Jaipur - the pink city
Trip Start Feb 15, 2010
9Trip End Feb 25, 2010
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Where I stayed
Indian Maharaja Train
Our first stop was to be the Amber Fort an incredible structure and the ancient citadel of the ruling Kachhawa clan of Amber. Built in 1572 by Man Singh I it was modified by a succession of rulers over the next 150 years. We were originally to go up by elephant but the huge queues meant this was not a possibility so we took a procession of jeeps
The fort is made from white marble and red sandstone and it has an amazingly lavish interior particularly the carvings and mirror work on the walls. Externally some of the archways are beautifully decorated. A highlight is the Sheesh Mahal with its intricate inlaid mirror work, here the flame of just one candle could light the whole hall. It is quite beautiful and supposedly has the largest number of mirrored tiles in the world.
Located in the middle of the Man Sagar Lake in Jaipur is the Jal Mahal or 'Water Palace'. It was built in the 18th century as a pleasure palace and looks quite beautiful with the first four floors being submerged under the water with only the top floor showing - hence its abandonment.
The morning was ended with a visit to a jewelery place but the designs were far to garish and ornate, not to mention expensive so Andy's visa card was kept safely under wraps
Lunch was at the Jai Mahal Palace where they were preparing for a huge Hindu wedding. There were garlands of marigolds draped over the walls in the garden and they were putting up gazebos and setting out chairs. There was the canopy where the ceremony would take place called the mandap and this was swathed in satin drapes and covered in flowers.
In the afternoon we visited the famous Jaipur Observatory. It was like nothing I had expected as this observatory contained fourteen huge geometric devices for measuring time and tracking stars and planets. Built by Ja Singh between 1724 and 1734 the structures are huge and built from local stone and marble. The largest structure a sundial known as Samrat Yantra, it can tell the time to an accuracy of two seconds and the shadow it casts moves up to 13 feet an hour. It was strange that this was built in an age when you would think they were not so worried about time but it was very important to them for festivals and astrology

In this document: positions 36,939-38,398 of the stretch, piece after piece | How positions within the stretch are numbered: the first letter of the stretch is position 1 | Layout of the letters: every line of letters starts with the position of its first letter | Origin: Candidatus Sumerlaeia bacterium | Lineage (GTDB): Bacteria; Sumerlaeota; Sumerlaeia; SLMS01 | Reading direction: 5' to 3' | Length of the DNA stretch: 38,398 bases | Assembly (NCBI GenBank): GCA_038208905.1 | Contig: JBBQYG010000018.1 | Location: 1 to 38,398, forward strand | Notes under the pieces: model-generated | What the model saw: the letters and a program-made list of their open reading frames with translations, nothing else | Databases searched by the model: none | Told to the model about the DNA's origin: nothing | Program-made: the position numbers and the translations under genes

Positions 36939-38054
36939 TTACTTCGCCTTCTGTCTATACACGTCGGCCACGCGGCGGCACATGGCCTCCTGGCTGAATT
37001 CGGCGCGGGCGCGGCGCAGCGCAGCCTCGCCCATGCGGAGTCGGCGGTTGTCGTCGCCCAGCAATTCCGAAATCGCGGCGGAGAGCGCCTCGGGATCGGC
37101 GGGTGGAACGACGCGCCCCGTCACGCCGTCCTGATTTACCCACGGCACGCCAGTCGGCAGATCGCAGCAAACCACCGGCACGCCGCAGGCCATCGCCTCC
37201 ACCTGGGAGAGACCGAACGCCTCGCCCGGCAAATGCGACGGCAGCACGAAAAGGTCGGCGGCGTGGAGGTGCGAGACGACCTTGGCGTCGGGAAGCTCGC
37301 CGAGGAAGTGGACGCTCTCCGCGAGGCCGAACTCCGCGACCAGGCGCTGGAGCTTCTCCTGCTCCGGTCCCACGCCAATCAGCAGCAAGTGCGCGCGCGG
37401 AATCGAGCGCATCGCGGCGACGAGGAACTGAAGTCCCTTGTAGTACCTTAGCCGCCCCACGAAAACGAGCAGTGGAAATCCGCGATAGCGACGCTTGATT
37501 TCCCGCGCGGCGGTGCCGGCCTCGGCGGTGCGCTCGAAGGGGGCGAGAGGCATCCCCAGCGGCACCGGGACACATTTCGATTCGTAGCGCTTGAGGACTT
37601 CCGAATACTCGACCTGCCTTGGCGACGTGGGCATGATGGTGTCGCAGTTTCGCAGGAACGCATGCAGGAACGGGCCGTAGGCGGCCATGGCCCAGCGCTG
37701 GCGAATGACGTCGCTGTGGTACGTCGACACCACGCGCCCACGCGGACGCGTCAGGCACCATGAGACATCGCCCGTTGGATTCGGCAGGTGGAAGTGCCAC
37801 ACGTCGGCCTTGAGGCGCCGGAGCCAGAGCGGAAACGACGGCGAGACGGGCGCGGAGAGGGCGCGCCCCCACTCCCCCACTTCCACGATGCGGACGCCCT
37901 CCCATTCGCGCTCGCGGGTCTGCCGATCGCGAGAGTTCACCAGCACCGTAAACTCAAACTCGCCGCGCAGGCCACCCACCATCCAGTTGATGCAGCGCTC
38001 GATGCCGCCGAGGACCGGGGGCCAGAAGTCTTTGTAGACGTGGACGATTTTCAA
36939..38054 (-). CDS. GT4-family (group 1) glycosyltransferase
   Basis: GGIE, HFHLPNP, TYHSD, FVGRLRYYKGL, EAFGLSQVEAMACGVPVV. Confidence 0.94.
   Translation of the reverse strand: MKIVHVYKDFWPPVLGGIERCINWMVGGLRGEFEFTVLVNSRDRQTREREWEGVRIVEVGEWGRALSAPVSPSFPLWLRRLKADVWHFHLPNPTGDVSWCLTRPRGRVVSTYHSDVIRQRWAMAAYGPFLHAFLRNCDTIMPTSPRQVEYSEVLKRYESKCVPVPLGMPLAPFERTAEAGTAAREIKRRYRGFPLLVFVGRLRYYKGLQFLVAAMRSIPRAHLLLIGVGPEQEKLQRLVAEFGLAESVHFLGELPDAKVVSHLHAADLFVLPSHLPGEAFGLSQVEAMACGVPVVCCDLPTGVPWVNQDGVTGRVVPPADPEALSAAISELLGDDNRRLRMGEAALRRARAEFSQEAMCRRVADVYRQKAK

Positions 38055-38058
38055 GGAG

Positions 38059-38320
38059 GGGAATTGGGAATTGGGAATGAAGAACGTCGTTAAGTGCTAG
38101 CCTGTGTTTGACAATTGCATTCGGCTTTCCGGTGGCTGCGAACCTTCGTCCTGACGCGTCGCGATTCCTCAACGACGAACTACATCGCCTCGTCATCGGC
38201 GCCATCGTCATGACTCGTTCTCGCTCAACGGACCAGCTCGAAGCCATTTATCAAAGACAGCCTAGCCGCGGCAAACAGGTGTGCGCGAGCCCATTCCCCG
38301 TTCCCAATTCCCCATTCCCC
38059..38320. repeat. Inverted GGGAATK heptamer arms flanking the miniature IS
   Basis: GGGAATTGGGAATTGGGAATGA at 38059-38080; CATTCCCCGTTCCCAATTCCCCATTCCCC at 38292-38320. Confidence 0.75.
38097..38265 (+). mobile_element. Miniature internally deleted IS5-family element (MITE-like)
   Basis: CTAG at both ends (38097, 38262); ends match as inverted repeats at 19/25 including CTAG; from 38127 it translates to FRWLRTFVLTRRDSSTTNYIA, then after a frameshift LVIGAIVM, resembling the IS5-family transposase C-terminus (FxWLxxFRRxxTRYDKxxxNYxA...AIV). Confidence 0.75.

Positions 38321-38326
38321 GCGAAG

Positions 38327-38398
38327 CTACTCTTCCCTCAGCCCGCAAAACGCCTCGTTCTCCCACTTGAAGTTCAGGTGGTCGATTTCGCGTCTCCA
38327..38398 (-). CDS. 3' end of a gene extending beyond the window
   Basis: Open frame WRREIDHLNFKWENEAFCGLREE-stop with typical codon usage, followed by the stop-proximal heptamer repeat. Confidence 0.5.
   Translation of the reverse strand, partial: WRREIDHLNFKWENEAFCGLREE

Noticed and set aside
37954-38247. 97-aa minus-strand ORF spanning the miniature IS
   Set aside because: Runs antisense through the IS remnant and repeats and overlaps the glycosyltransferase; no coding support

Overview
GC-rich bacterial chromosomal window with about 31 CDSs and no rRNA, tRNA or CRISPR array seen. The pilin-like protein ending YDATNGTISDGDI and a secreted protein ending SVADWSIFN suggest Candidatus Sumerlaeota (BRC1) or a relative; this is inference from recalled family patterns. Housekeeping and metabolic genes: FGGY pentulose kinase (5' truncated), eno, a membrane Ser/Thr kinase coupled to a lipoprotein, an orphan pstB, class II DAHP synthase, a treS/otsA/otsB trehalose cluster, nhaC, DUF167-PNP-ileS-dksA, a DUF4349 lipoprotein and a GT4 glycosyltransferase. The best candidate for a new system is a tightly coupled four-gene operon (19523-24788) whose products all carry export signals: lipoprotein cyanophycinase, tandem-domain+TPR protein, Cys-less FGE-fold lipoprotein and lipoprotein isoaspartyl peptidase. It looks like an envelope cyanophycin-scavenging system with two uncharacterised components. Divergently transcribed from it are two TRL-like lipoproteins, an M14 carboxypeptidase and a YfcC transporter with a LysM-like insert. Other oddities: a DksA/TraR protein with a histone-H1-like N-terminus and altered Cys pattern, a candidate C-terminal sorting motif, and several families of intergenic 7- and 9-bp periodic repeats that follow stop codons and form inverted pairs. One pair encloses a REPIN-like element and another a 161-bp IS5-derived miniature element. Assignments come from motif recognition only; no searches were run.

From here we made our way to the City Palace a beautiful building of Mughal and Rajastan architecture. You go through a fabulous entrance arch that takes you into a complex of palaces, pavilions, gardens and temples. The Chandra Mahal is the main building and it is here that the present maharaja lives, a flag of the royal family flies from the roof if he is in residence. In the inner courtyard there are four beautiful gates each representing one of the four seasons, the most stunning is the Peacock Gate representing autumn.
Another highlight is the Diwan-I-Khas a private audience hall. Here stands two huge silver bowls over five foot in height made from 14000 melted silver coins. Don't be persuaded to take photos of the guards who are only to happy to step into your picture for the necessary rupees of course.
The day would not have been complete without another rickshaw ride, an incredible if frightening experience. This time we were lucky enough to have a driver who was not at death's door and was well able take two rather large tourists. The most memorable part of the trip was crossing the huge roundabout in Jaipur with motorcycles and cars virtually touching us as we forced our way into the heavy stream of traffic
We were given some time to walk around the bazaar and I took the opportunity to pick up a few souvenirs for family and friends. As we walked back to the coach we were followed by the normal array of hawkers but I ended up buying bangles, elephants, puppets and boxes from them I couldn't resist the price.
Back on the coach we witnessed our first near miss of the holiday. A motorcycle and pillion were in front of us and they stopped suddenly. How the coach driver breaked in time I am not sure but I think the front of the coach must have been touching the back of the bike. It appeared that a kite string had become entangled around the neck of the motorbike's driver!